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ORIGINAL RESEARCH article

Front. Comms. Net., 08 September 2022
Sec. IoT and Sensor Networks
Volume 3 - 2022 | https://doi.org/10.3389/frcmn.2022.1011754

Building penetration loss measurements and modelling in the 900 and 2100 MHz band for smart meter installation

www.frontiersin.orgDavid Owens1 www.frontiersin.orgShuja Ansari2* www.frontiersin.orgHaitham Cruickshank1 www.frontiersin.orgRahim Tafazolli1 www.frontiersin.orgMuhammad Ali Imran1,2
  • 1Institute for Communication Systems, University of Surrey, Guildford, United Kingdom
  • 2James Watt School of Engineering, University of Glasgow, Scotland, United Kingdom

One of the most significant applications of Internet of Things are smart meters with wireless capabilities. Smart gas and electricity meters can capture half-hourly pricing and consumption data and send automated meter readings to your energy provider, in contrast to regular meters that can only register a running total of energy used. However, the legacy regular meters were not installed with wireless connectivity in mind and are usually found in hard-to-reach places for wireless radio coverage. To understand these scenarios, this paper provides signal strength measurements conducted at the Building Research Establishment determining building penetration losses in both 900 and 2,100 MHz band. We then present a building penetration loss model using these measurements that is practical and cost effective when compared to traditional statistical propagation loss models.

1 Introduction

Internet of Things (IoT) networks and devices make it possible to send data wirelessly at a low cost across large distances while consuming incredibly small amount of energy. One of the most common applications for IoT solutions is smart metering and wide coverage for these devices at large distances require practical coverage prediction models.

One of the important steps towards developing a coverage prediction model for smart meter (SM) deployment is understanding the building penetration loss. Measuring the building penetration loss (BPL) of the UK housing stock is a complex task, provided we are to visit people’s homes to carry out these measurements. Fortunately, Building Research Establishment (BRE) at Watford provides a suitable representation of the UK building stock, from Victorian housing to council estates to modern thermally efficient buildings. There are numerous building penetration loss studies carried out over the last 20 years. In this paper, we are interested in understanding the effect of frequency bands (900 and 2100 MHz), impacts of materials, impacts of building geometry, building stock, signal reach inside the building and distance to the measured reference point outside the building.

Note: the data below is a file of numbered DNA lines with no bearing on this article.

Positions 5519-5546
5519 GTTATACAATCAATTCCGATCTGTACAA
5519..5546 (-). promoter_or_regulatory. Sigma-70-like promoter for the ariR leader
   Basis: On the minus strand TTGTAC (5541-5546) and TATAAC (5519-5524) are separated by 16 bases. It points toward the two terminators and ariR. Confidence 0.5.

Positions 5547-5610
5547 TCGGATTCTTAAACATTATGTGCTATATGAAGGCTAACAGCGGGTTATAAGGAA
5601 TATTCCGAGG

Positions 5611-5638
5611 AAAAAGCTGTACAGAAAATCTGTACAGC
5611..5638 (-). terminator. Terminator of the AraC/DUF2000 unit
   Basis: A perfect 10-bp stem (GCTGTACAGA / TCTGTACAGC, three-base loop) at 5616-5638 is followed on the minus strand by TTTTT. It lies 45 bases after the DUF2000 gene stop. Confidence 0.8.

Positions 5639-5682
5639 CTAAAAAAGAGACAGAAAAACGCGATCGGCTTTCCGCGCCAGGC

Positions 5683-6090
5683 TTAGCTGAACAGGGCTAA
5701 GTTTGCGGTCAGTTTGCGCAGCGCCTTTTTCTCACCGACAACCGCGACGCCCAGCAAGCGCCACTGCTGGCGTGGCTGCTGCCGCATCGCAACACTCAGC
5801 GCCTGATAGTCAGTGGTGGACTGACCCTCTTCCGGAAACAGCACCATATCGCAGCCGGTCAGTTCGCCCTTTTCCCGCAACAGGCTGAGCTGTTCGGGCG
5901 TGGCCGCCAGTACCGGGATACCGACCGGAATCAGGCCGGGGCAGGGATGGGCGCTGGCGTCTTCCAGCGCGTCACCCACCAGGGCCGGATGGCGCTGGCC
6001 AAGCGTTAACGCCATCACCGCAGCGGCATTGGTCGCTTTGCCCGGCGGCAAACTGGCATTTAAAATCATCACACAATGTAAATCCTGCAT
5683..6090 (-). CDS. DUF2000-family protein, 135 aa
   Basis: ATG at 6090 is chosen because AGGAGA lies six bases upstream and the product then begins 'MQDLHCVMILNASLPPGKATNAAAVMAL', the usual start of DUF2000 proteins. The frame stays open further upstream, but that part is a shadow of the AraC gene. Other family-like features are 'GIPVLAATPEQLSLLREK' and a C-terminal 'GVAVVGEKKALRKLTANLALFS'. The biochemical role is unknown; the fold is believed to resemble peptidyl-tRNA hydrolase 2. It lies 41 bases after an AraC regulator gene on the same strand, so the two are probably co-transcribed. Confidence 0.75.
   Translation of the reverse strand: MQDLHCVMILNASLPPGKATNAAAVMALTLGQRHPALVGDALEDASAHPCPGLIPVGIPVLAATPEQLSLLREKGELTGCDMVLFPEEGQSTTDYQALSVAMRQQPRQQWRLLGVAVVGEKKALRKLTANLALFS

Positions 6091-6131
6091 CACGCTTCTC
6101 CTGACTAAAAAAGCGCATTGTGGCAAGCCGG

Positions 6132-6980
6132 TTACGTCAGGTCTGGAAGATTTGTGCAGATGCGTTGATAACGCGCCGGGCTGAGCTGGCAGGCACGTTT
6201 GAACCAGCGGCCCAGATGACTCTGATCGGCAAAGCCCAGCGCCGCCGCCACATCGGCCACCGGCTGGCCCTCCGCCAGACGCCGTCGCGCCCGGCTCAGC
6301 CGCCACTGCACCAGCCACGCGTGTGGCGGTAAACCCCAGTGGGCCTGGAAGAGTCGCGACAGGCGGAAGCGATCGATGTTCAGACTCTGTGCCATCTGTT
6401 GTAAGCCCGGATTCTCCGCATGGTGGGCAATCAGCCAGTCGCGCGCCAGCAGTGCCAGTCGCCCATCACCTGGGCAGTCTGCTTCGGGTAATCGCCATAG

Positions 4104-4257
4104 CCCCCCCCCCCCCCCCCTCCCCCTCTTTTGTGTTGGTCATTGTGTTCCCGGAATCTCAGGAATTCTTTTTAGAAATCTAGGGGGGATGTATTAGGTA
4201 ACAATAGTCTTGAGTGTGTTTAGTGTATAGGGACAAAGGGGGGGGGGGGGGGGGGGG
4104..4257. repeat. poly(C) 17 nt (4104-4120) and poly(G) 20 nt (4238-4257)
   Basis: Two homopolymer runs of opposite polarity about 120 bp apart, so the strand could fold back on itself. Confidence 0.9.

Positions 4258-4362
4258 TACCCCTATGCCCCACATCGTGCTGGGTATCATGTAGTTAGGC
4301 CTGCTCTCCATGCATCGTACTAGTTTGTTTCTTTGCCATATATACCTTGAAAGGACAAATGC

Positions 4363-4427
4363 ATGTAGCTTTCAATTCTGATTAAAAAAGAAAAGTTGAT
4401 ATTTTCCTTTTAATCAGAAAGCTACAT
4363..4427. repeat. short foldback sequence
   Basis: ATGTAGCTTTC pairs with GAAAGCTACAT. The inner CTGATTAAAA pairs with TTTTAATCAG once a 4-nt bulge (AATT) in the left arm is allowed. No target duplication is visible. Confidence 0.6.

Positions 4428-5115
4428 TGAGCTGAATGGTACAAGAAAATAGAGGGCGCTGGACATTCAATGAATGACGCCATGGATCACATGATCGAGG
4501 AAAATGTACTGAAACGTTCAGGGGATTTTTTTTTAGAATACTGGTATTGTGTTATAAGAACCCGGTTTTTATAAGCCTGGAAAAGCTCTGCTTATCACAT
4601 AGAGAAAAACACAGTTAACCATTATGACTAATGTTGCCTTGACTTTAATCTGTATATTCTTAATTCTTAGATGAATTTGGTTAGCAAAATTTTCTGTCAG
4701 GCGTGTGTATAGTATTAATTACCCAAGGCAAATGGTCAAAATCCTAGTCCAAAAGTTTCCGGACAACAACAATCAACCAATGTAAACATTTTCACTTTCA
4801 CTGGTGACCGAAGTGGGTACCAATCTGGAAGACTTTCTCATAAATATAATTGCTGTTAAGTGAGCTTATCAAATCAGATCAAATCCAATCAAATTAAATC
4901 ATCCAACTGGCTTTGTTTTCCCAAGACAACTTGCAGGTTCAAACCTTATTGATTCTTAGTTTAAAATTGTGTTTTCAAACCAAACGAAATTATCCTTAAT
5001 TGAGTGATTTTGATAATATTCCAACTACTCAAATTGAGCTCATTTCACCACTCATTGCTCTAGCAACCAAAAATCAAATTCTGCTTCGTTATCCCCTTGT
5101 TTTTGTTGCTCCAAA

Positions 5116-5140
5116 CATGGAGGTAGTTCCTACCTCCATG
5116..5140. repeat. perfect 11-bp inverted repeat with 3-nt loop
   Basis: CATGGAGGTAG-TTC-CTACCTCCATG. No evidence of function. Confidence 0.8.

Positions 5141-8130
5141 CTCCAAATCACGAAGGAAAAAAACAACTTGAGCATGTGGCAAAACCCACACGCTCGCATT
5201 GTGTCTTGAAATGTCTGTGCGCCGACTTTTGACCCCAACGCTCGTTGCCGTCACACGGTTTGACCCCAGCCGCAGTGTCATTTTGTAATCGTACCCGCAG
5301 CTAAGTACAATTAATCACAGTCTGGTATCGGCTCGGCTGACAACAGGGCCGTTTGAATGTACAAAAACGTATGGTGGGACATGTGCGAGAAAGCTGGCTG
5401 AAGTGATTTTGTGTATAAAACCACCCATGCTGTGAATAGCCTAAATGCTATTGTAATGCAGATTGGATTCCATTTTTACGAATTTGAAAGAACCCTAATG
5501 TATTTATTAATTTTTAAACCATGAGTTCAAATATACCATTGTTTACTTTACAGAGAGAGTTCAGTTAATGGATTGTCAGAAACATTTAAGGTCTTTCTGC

While there is considerable research in this area, from the extensive review of the literature we found there is no common established method for measuring BPL in the UK housing stock. With all the models present in the literature there is a lot of disagreement over the actual values of BPL based on building type. There are some studies that consider BPL as a function of the building and its material, such as [Rudd et al. (2014)], based at the Building Research establishment in Watford, England. Whilst other studies from OFCOM and COST 231 look at BPL as part of a chain of losses that make up a total path loss model from base station to inside the building. All these papers point to a mean building penetration loss of around 10 dBs reference, (Baig, et al., 2013), Usman and Shami, (2013), Gungor, et al. (2011), Guo et al., 2010), Rihan et al., 2012), Tell et al., 2013), Tell et al., 2012), Zhou and Schneider, (2012), Xiao-jun, 2014). While these works consider the mean loss, there are no practical considerations given to how these would apply to cover a large variation in building stock. Some other related work in this field can be found in (Horikoshi et al., 1986), Saleh, A. A. and Valenzuela, R. (1987), Arnold et al., 1989), Lafortune and Lecours, 1990), Seidel and Rappaport, (1992), (Driessen et al., 1993), Kozono and Watanabe, 1977), Keller, 1962), Blaunstein, and Christodoulou, 2007), Patsiokas et al., (1986), which provide useful background to the research.

Building on the previous fundamental research, this paper delivers a simple statistical building penetration model, that would be a representative of UK building types. These measurements are made in the 900 and 2,100 MHz bands, which are the primary bands for smart meters in the United Kingdom. The study is intended to provide an understanding of building penetration loss in suburban areas, where the housing is close to roads and typical cell coverage ranges from 1 to 2 kms. Hence, the contributions of this paper can be summarised as below:

1) BPL values at the BRE are presented obtained through classical analysis method of mean, standard deviation, min, and max values.

2) A deterministic and semi deterministic BPL model capable of using the coverage measured outside a house is developed that accurately predicts in building coverage with 99% certainty of connection, at a resolution of 10 m.

The rest of the article is structured as followed; Section 2 describes the measurement setup employed at the BRE, Section 3 presents results and analysis of the data collected at the measurement phase, conclusions are drawn in Section 4 and finally future work is discussed in Section 5.

2 Measurements set-up